28 March 1973: We have watched some of Certain Women on your recommendation Jon. I missed the name of the writer last night (not being in the habit of reading all those names, though I do notice that the writer, who should be the most important, is never so). It was the ‘model’ girl & I think it could have been Keneally as he is sort of old fashioned. I thought the Williamson one was the most – real is the word I suppose. He certainly understands today’s youth, don’t you think?

8 April 1973: Our Repertory Group put on [Richard Beynon’s ] The Shifting Heart last week. Roslyn Watt played the Italian mother & she was perfect. Seniors must have to study it this year because the night Dad & I went there was a bus load from Tully & the night E & V went there were 2 bus loads from Cairns.

9 July 1973: Last week there was a play on TV, The Cherry Orchard Chekhov [an MTC production with Frank Thring, Googie Withers, Irene Inescort] & knowing how interested [oldest son] Michael is in plays (He was in a Chekhov once) & feeling it would give me some culture, we watched it right up to the end of the first act then turned the TV off. It was played to packed houses in Melbourne for ages so the ad said. I wonder if you watched it & don’t say you enjoyed it. To me it could have been Innisfail repertory doing it for the first time. Dad stayed home from Poker to see it too which made it worse.

1 August 1973: I see [Peter Bogdanovich’s] What’s Up Doc advertised at the pictures somewhere in Sydney. Do go & see it if you can. [I did.] It’s really a scream, Makes you laugh till it really hurts – just absolutely stupid but I’m sure you couldn’t help enjoying it.

23rd October 1973 (after a visit to Sydney): I managed to get a Sat Aust(ralian) with Katharine Brisbane [my boss at the time] write up of the play [probably Rex Cramphorn’s cutting-edge production The Marsh King’s Daughter, which she mentions in a later letter] & I agree with her and the more I think back on it the more I like it really. Then today I found Jock Veitch’s write up which is downright lousy – even saying he couldn’t hear. I feel like writing & telling him to go again & wear his glasses & take along his hearing aid.

4 February 1974: Poor Mr Solzhenitsyn is having a rough time. Have you read Cancer Ward, Jon? [I had.] It is the best I’ve read. It seems queer but I think Patrick White writes much like him, so simply. I’ve read only one of his, The Tree of Man, & really enjoyed it.

March 1974: Innisfail had Godspell during the week,  packed the Shire Hall. We didn’t go, we left it to the young. The [Marist] Bros all went & raved on about it – more an experience than a show etc. They took 45 boys along so deserved a free ticket.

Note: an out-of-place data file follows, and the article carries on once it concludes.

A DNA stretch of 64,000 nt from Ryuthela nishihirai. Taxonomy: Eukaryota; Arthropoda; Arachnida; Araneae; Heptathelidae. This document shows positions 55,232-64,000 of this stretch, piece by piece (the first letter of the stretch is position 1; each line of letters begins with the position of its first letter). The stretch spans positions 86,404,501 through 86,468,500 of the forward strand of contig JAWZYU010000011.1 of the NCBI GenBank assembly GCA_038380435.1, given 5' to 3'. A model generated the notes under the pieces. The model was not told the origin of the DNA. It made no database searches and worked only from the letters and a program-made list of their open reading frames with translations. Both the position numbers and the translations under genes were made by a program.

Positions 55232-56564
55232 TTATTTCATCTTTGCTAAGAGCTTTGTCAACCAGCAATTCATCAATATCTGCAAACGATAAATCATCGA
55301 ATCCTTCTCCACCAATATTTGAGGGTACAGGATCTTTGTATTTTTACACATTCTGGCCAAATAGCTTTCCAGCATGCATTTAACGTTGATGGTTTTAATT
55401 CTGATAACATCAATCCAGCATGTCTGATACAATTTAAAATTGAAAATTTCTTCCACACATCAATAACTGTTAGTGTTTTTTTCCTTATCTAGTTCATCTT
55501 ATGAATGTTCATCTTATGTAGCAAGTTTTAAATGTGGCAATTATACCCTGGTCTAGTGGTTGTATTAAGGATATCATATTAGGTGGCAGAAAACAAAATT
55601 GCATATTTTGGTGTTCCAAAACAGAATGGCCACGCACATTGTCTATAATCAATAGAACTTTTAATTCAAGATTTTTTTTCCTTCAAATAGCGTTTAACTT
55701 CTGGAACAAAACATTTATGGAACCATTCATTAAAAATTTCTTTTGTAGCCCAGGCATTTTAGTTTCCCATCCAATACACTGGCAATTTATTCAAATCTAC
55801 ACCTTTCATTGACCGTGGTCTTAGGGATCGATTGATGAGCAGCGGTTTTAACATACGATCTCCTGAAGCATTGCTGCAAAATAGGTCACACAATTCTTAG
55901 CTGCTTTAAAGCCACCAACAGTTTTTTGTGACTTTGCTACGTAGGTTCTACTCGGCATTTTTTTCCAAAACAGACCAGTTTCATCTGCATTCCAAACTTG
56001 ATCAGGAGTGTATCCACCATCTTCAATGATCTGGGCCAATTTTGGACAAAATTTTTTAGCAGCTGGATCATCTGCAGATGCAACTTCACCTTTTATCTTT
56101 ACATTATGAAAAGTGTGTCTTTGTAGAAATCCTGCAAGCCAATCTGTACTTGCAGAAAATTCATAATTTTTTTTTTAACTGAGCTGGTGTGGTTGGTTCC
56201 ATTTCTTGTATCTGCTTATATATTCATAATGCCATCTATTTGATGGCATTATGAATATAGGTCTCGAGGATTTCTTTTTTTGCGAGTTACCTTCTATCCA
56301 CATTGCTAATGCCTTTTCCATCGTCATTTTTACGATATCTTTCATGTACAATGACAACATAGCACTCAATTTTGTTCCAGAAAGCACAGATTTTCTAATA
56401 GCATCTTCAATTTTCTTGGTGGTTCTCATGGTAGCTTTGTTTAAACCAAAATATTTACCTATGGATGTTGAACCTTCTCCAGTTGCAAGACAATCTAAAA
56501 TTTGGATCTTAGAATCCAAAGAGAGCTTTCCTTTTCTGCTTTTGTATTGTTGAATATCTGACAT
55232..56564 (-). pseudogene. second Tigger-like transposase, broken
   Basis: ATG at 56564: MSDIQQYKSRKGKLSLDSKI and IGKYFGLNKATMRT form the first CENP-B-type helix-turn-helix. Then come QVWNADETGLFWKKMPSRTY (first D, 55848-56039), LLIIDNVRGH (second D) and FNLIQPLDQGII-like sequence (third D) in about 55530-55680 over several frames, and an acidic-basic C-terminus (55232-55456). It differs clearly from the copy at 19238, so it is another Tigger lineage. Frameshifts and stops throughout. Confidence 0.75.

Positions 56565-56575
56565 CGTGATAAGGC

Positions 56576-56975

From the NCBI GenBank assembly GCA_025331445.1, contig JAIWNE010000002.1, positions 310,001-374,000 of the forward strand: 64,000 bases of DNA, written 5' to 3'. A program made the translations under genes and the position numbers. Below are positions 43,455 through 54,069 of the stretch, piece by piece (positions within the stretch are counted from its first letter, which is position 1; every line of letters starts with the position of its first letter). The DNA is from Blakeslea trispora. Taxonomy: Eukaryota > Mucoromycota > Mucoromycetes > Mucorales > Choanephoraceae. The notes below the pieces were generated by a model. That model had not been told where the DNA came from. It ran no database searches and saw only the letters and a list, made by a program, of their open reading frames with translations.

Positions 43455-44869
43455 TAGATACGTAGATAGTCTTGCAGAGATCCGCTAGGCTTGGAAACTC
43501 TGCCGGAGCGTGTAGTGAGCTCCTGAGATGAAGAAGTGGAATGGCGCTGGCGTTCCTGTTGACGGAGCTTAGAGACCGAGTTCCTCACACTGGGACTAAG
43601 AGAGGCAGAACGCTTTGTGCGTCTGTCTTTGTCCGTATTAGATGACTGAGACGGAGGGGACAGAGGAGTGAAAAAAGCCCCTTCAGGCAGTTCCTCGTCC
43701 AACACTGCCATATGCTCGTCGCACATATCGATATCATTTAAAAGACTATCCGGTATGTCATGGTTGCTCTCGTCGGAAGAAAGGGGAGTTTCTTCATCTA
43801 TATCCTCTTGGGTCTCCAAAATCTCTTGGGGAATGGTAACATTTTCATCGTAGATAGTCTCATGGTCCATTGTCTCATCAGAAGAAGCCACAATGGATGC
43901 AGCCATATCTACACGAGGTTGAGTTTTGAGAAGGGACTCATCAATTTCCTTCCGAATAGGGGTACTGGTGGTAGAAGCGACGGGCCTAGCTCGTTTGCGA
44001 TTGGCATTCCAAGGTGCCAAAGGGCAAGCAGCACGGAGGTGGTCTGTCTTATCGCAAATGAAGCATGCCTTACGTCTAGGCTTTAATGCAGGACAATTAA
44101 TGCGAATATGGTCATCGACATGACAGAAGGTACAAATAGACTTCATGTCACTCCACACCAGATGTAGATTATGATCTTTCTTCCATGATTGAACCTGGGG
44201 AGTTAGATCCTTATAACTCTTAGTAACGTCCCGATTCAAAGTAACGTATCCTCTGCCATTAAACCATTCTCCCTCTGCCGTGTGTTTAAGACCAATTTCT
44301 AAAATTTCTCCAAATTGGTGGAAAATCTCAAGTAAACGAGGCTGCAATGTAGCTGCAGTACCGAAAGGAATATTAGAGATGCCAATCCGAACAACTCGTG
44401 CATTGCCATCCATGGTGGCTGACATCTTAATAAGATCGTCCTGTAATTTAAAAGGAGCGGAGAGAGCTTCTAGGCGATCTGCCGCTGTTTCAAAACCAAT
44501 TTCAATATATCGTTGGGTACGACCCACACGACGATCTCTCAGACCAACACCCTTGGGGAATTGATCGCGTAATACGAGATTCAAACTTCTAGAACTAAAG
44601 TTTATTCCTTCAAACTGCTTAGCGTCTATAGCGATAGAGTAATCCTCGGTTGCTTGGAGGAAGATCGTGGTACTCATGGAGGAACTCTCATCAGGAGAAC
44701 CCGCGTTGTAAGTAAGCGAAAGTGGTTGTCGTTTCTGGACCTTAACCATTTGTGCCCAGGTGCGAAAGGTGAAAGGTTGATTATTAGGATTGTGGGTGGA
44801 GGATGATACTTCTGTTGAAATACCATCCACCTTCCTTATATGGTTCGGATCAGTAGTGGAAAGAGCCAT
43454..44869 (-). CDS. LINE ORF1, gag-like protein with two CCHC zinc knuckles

31 July 1974 (reporting on a time in Brisbane): We went to see [my cousin G’s] production Fetch Me a Figleaf. There were 10 of us … G sat with us so we had to say all the right things. It was rather naughty but really entertaining all about gods & goddesses on Mt Olympus.

13 October 1974: Well! we were trapped into a bit of culture last night. If we’d been at home we’d have turned it off but we were babysitting so left it on & were really sorry it had to end. It was The Misanthrope, Moliere’s play. The man who did the translation [not named on IMDB] must be a marvel & all the players were lovely. It says ABC production but I can’t believe it was. It was too good.

7 March 1975: Have you seen a book Watership Down? It’s about rabbits, all about rabbits. I’ve just read it & loved it. [I still haven’t read it.]

22 June 1975: We’re all reading The Towering Inferno, actually it’s called The Tower. Dad’s on it at the moment and doesn’t even answer when spoken to. It’s really suspenseful.

Late September 1975, from Launceston: We went to see [Roman Polanski’s] Chinatown & thought it pretty ordinary. Being overheated didn’t help. I’d put on woollen sox & extra cardigan & shed everything except the sox as the theatre was heated.

And that – when she was 61 and I was 28 – is where I stopped carefully hoarding her letters.

LoSo RhyMo 6: My mother enforces modesty

When I put up my fifth sonnet yesterday I was averaging one every three days. I’m going to have to get cracking if I’m to reach my goal of 14 in the month. I’ve been mulling over scenes from my childhood. Here’s one:

Sonnet 6: My Catholic mother enforces modesty
Our mum, mock-shocked, would cry, ‘Ooooh Venus!’
if any child by running nude
allowed a glimpse of bum or penis
(we called them ‘bom’ and ‘tail’ – less rude).
Though this was fine for either sister,
I whinged that I’d grow up a Mister,
so ‘Venus’ seemed a little wrong.
Deferring to my little dong
she’d call ‘Adonis!’ should I streak.
How glad I am (Oh yes, I glad am!)
She didn’t cry out ‘Eve!’ and ‘Adam!’,
invoke the sex-as-sin mystique.
We covered up – it was our duty –
not sinful shame, but ancient beauty.

Anybody want to buy my childhood home?

The auction is on 13 November.

It’s quite a while now since it left our family. Cyclone Larry wasn’t kind to it, and tragedy struck the man who bought it from my brother and sister-in-law. So here it is again, shorn of cane paddocks and big trees, looking for a new owner.

Bath 2 Bed 4 [having been home to at least two seven-member families] Car 5
7 acres so close to town – red soil
Large queenslander – 2 sheds – High & dry
Fantastic views of river & surrounding area – very private

From the family archives: skills

Not really from any archive, but from my mother’s letters, here’s this gem. In 1972, when my nephew Matthew was five years old, my mother was told of the following conversation – not (‘of course’) by any of the protagonists. The only background you need to know is that Matthew and his family had Oxley Creek flowing past the back of their Brisbane home, and there was a little rowboat pretty much permanently moored at the bottom of their yard

Matthew: Daddy, I can  swim.
Michael (Matthew’s father): How do you know? It’s winter and the pool is empty.
Matthew: I fell out of the boat.

My mother’s comment: ‘Thank God he could swim, eh?’